Senate Finance Committee Proposal on Section 831(b) Captives

The Feldman Law Firm LLP

Re: Senate Finance Committee Proposal on Section 831(b) 831(b) captivesCaptives

February 13, 2015 (HOUSTON TX) - On February 11, 2015, the Senate Finance Committee considered and reported favorably on a staff proposal to modify the alternative tax on certain small insurance companies under section 831(b) of the Internal Revenue Code (“IRC”). Currently, under IRC section 831(b), a small property & casualty insurance company with no more than $1,200,000 in annual net written premiums (or, if greater, direct written premiums), if so electing, is taxed only on its investment income. As a result, the underwriting income of the electing domestic insurance company is tax exempt.

The modified proposal would increase the limit on net written premiums (or, if greater, direct written premiums) from $1,200,000 to $2,200,000 and index this amount for inflation. An initial proposal, which was withdrawn, would have imposed two new restrictions that would have substantially narrowed the application of IRC section 831(b). First, an electing insurance company could have no more than 20% of its net written premiums (or, if greater, direct written premiums) for any taxable year attributable to any one policyholder, with policyholders that are related or members of the same controlled group treated as one. Second, the insurer could not assume or take on risks through reinsurance. These two new restrictions would have effectively prevented many companies from electing the alternative tax under IRC section 831(b).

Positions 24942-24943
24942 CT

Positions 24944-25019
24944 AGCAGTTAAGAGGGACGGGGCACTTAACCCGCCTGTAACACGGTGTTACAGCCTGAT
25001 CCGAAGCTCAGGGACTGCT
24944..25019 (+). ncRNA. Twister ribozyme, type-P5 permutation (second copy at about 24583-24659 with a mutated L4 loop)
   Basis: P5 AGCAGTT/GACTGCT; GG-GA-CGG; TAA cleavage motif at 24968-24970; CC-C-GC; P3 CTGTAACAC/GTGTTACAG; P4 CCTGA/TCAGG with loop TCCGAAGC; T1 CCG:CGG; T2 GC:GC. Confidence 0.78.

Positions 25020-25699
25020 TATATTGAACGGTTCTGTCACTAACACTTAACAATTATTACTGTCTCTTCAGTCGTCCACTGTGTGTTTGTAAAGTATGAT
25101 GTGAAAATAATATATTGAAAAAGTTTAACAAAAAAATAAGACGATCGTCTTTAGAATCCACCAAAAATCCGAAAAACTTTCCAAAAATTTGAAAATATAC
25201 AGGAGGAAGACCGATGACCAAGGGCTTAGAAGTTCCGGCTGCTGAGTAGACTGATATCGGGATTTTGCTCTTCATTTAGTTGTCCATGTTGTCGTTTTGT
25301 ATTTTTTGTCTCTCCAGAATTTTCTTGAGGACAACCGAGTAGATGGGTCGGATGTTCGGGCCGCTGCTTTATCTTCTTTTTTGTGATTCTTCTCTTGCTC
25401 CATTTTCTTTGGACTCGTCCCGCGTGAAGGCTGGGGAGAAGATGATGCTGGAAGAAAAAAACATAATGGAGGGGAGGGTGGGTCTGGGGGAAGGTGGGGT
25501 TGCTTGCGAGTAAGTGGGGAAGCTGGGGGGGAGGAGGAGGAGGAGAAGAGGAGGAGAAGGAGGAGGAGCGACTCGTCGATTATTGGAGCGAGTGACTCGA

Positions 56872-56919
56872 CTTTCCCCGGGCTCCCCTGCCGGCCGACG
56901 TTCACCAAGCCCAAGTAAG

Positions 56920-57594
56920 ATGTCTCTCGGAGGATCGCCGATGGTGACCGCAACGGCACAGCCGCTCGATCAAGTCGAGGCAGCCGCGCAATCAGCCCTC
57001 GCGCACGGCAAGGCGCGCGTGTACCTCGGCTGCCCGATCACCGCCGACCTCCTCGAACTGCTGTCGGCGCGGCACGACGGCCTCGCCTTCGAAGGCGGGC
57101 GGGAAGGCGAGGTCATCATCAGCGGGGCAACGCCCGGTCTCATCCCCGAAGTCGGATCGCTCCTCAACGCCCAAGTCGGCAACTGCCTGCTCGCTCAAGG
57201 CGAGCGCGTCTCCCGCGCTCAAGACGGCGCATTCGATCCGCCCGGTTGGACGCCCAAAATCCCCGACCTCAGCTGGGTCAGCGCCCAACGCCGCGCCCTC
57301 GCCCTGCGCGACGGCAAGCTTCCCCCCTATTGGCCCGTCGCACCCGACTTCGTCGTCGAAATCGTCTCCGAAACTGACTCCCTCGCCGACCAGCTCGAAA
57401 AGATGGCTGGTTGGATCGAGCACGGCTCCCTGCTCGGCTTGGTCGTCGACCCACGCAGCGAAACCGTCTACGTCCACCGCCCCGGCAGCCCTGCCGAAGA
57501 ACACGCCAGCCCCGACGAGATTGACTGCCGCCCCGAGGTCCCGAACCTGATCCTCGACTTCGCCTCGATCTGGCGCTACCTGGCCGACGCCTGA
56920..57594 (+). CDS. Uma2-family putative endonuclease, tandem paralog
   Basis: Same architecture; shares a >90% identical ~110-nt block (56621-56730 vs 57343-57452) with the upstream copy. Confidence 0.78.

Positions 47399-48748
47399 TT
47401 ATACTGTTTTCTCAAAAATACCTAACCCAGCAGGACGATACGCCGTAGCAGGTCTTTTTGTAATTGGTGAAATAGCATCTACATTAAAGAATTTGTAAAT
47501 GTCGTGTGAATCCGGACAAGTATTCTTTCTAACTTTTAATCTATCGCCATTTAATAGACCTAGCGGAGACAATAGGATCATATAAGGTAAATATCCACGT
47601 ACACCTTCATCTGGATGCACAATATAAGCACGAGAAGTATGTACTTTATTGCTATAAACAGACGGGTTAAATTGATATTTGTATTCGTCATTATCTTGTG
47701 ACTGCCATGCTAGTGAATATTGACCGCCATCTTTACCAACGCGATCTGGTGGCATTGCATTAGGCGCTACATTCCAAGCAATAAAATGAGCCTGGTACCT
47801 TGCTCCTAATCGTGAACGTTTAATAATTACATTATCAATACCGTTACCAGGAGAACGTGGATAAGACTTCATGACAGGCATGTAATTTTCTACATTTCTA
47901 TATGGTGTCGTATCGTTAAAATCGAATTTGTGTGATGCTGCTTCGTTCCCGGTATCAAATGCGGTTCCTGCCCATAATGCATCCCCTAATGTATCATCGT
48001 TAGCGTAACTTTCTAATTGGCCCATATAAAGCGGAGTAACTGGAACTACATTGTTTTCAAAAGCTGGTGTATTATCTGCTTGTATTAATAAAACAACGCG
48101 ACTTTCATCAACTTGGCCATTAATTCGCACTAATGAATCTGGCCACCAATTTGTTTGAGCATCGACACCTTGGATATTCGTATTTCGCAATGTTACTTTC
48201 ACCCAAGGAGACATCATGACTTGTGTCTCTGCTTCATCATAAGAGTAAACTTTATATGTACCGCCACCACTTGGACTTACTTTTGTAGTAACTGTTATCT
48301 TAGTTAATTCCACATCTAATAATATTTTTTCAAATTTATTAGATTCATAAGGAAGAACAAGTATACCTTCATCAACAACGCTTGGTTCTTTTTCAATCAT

However, as noted these two restrictions were withdrawn from the proposal.

After hearing the proposal, the Committee removed the two new restrictions described above but left unchanged the proposed increase to the annual limitation on net written premiums (or, if greater, direct written premiums) from $1,200,000 to $2,200,000, indexed for inflation.

Note: Any modifications to IRC section 831(b) are a long way from becoming law. No bill has yet to be introduced, and there have been several unsuccessful attempts to increase the $1,200,000 limit in the past.

If you would like one of our attorneys to contact you regarding a pending captive insurance tax controversy, please contact a member of our legal team or complete the form below.

Editor’s Notes: As of CURRENT_YEAR, Capstone has been operating for CAP_YEARS_NUMBER years and has formed over CAPTIVE_FORMATIONS captives. As of CURRENT_YEAR, The Feldman Law Firm has been operating for LAW_YEARS_NUMBER years and has successfully resolved over TAX_CONTROVERSIES tax controversies. The current cap on captive insurance premiums is CURRENT_PREMIUM_CAP million, which carries a 0% Federal income tax rate under Section 831(b) of the Internal Revenue Code.



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